People gathered at one of the stores recently affected by the floods, collecting foodstuff

Barrington Flemming
Staff Reporter

Four businesses have been ordered closed until further notice by the St. James Health Department for breaches of public health standards.

The four were among 26 business places which were given the green light last week by the department to resume operations, after they were forced to curtail business activities due to the impact of floodwaters on the premises and products since November 29.

Lennox Wallace, Chief Public Health Inspector for the parish of St. James, told the Western Mirror that some business operators were seeking to try and beat the system through devious means.

“We found that some of the operators of businesses establishments were hiding foods in their attics or on the tops of the buildings. So they put out some goods to be dried by the sun, including flour, rice, sugar, so we went back to those properties and seized those foods and closed those properties.”

Mr. Wallace said operators of wholesale businesses affected by the floodwaters had put out food on the street and these were being picked up by people.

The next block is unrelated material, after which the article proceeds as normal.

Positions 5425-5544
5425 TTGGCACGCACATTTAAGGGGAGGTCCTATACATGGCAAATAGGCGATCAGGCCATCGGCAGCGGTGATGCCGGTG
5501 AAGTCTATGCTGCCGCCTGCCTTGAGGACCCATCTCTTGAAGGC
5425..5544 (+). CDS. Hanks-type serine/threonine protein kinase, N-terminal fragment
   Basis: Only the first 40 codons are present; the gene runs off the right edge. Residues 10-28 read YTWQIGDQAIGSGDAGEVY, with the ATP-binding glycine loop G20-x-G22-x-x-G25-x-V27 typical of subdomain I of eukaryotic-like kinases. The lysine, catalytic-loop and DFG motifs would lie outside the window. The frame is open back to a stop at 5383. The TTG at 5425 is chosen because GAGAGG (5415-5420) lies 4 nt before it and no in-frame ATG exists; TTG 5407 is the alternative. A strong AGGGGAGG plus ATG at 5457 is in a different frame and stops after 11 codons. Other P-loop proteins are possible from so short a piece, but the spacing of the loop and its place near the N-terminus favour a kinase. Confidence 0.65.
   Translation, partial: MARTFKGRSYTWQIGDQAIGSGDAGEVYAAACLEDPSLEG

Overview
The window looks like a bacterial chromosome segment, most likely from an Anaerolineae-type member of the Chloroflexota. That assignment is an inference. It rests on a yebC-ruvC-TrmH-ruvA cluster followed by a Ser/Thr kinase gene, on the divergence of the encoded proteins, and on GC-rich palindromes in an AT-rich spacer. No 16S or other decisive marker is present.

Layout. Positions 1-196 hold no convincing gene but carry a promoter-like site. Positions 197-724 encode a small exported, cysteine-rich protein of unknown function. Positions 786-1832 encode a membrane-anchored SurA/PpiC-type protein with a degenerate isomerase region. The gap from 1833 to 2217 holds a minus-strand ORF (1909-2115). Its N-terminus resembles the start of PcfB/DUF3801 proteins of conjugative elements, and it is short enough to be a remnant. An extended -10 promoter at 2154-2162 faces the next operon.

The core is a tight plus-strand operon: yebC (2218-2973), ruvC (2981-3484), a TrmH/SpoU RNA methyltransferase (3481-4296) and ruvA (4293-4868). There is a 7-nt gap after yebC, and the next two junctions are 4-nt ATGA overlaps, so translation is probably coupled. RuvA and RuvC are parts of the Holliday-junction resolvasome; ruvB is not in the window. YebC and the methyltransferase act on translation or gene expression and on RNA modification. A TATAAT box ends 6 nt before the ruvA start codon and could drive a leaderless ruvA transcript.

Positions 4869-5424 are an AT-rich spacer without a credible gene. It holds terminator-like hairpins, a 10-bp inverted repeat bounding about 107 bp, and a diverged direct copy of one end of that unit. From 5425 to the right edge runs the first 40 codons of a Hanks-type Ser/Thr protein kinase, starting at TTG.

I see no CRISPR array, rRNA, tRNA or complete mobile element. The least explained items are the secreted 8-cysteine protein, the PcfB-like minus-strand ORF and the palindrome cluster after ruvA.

“We called in the Solid Waste Management team and the police to assist us, so we seized and condemned foods that we believed were contaminated. The foods that were seized were immediately denatured (rendered unfit for human consumption) and transported to the Retirement Dump under police cover. This was to ensure that persons living in and around neither ate, nor offered it for sale,” Wallace explained.

He said a team of 35 persons from the health department is now out in the field constantly monitoring food establishments to ensure that they are maintaining public health standards.